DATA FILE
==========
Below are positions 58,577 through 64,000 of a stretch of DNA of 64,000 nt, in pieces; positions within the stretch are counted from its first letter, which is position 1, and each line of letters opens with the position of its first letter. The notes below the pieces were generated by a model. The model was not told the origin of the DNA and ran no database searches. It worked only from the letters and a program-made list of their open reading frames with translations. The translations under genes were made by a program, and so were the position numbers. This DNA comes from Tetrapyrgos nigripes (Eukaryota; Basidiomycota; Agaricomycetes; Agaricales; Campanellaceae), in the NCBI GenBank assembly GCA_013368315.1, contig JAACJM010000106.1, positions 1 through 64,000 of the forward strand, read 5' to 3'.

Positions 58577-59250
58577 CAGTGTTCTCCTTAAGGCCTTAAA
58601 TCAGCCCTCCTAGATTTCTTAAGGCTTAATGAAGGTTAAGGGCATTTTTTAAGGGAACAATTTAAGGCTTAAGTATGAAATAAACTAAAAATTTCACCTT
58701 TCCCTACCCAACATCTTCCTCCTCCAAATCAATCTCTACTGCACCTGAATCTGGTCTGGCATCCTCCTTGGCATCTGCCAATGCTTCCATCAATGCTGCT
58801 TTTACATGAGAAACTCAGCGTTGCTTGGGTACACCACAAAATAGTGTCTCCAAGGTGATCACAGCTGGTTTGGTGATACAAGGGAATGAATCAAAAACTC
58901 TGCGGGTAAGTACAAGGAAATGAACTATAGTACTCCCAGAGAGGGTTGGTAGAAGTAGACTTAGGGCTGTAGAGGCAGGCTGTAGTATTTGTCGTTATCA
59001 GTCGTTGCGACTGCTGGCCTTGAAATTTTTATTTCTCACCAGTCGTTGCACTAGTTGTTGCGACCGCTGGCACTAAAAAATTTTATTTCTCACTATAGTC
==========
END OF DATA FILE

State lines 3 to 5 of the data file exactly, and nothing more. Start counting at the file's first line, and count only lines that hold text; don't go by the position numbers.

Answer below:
58577 CAGTGTTCTCCTTAAGGCCTTAAA
58601 TCAGCCCTCCTAGATTTCTTAAGGCTTAATGAAGGTTAAGGGCATTTTTTAAGGGAACAATTTAAGGCTTAAGTATGAAATAAACTAAAAATTTCACCTT
58701 TCCCTACCCAACATCTTCCTCCTCCAAATCAATCTCTACTGCACCTGAATCTGGTCTGGCATCCTCCTTGGCATCTGCCAATGCTTCCATCAATGCTGCT